The Dodge Poetry Festival

In late October, I was lucky enough to attend 3 days out of 4 for the 30th Anniversary of the Dodge Poetry Festival (the largest poetry festival in North America).

One my favorite aspects of Dodge is hearing from poets I didn’t know before. When Mahogany Browne read her poem about the skating rink, I knew it was one I wanted to bring back to my students.

Perhaps I should have taken more detailed notes but here were some things that stood out to me.

Billy Collins spoke about the “traces of dragon smoke” or mystery of poems. I really loved that image. His recommendation for how to discuss poems with students included looking at how a poem moves, how we can follow it as a set of maneuvers because it shifts points.

Li-Young Lee proclaimed that “Reading is the deepest form of love.” He also spoke about how he believes “Poems should inspire action, not just more poems.”

“Silence is a syllable of speech.” – Jane Hirshfield

“When we read poetry, we read differently.” – Jane Hirshfield.

If you are able to attend the next festival, I would highly recommend it. Teachers get professional development hours. You can even register to bring students on Student Day for free. If you are unable to come to the festival, try to attend some of their other teacher events, like “Clearing the Spring, Tending the Fountain.” This is also a free opportunity (except if you choose to attend the Common Gathering). I have heard many teachers shy away from exploring poetry with their students. The events at Dodge are a great way to learn more and gain resources to bring back to your classroom.

What are some of your favorite poems and poets? Specifically, ones that are great to share with students.

 

Below are the sessions I chose to attend.

Thursday’s Schedule (Teacher Day):

  1. Welcome and Poets on Poetry (Laureates for Teachers): Billy Collins
  2. Poets on Poetry: Li-Young Lee
  3. Poets for Teachers: Fatimah Asghar, Rickey Laurentiis, and Safiya Sinclair
  4. Poets on Poetry: Martin Espada

Saturday’s Schedule:

  1. In Praise: Martin Espada, Mahogany L. Browne, Parkington Sisters, and the Newark Boys Chorus
  2. Washing in Clear Water – Asian Poetry in America: Marilyn Chin, Robert Hass, Jane Hirshfield, Li-Young Lee, Gary Snyder
  3. Poet’s Forum – The Poetic Line: Mark Doty, Linda Gregerson, Jane Hirshfield, and Arthur Sze.
  4. Main Stage Readings: Li-Young Lee and Tim Seibles

Sunday’s Schedule:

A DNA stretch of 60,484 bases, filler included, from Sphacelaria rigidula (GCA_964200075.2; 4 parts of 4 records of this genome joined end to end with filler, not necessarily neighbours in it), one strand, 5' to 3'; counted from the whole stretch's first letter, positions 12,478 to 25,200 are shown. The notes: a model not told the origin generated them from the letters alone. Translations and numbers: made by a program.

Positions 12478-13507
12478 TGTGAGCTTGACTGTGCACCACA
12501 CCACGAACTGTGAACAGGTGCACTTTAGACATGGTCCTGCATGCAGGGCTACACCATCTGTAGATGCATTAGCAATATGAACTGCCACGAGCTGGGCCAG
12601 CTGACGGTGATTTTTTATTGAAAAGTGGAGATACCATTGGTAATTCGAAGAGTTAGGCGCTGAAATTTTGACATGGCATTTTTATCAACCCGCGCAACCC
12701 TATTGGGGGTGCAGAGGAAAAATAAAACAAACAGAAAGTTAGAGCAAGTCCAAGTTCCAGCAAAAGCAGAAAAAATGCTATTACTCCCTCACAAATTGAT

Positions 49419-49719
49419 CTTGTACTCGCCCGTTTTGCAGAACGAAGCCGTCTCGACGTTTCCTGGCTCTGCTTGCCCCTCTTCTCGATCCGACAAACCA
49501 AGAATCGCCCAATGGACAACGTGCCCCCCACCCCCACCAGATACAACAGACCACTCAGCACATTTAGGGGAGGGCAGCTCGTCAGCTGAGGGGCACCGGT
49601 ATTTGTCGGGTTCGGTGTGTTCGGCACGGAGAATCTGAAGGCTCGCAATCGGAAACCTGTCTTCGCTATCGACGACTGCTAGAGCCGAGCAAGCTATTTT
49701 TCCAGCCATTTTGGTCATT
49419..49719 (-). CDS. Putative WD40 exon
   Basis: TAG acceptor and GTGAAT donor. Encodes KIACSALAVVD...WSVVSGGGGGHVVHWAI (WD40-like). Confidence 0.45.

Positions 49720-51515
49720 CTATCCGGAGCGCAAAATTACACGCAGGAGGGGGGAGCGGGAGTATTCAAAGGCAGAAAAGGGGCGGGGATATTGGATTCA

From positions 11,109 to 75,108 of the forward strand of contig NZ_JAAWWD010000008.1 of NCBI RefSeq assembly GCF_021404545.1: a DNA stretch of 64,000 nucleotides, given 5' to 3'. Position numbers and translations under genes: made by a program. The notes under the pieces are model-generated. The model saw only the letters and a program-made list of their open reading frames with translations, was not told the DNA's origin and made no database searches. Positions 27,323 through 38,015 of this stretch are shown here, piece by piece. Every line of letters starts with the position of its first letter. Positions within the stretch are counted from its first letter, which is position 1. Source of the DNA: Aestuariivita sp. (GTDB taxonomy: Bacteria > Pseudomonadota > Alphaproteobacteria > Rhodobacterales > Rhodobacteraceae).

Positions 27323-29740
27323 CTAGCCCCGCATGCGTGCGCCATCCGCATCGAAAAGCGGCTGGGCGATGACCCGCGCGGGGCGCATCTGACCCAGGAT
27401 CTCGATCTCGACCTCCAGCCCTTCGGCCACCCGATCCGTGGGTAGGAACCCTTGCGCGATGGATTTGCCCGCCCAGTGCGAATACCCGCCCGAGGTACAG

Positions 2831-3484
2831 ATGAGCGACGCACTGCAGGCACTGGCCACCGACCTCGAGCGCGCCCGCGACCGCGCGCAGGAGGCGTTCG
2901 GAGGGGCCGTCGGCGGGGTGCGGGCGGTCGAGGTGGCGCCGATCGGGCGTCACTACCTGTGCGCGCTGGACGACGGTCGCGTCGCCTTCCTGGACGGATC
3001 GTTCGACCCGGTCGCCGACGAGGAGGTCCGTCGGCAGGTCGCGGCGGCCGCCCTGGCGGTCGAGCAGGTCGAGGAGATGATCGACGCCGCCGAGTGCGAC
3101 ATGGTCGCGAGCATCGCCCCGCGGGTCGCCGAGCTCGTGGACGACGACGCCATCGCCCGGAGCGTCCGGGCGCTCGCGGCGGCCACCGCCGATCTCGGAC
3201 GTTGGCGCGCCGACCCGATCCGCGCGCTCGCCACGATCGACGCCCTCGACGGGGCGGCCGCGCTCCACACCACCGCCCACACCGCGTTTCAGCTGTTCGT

1. From Homer to Hip-Hop – Poetry and the Oral Traditon: Fatimah Asghar, Martin Espada, Li-Young Lee, Tim Seibles, and Safiya Sinclair
  2. I, Too Sing America – Poetry and Race: Marilyn Chin, Juan Felipe Herrera, Brenda Hillman, Claudia Rankine, and Vijay Seshadri
  3. Tribute to Galway Kinnell: Billy Collins, Martin Espada, Robert Hass, Brenda Hillman, Jane Hirshfield, Mirah Kozodoy, and Tim Seibles
  4. Main Stage Readings: Billy Collins, Robert Hass, Jane Hirshfield, Juan Felipe Herrera, and Gary Snyder

 

 

Book Review: The Memory of Things by Gae Polisner

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When we first meet 16 year-old Kyle Donohue in Gae Polisner’s The Memory of Things, he is making his way across the Brooklyn Bridge. He is heading home from school among the many others who are scrambling toward safety after terrorists have attacked the World Trade Center. In the midst of this exodus, Kyle’s attention is drawn to a figure on the edge of the bridge. He thinks it could be a large bird. He soon discovers that this figure is a girl wearing wings. “On the bridge, in those wings. Covered in ash. Then, leaning out like she was going to fly. No, like she wanted to fall” (111). Kyle is compelled to rescue her and bring her back to his home.

The Memory of Things might be set during September 11th, but the novel chronicles all of the challenges that Kyle faces. His father and uncle are working at Ground Zero which brings with it great uncertainty. His mother and younger sister are also supposed to be flying home from California. This leaves Kyle as the only one available to care for his favorite uncle, who is home recovering from injuries sustained in a motorcycle accident. Lastly, his “bird girl” seems to be in shock and is perhaps suffering from a case of amnesia.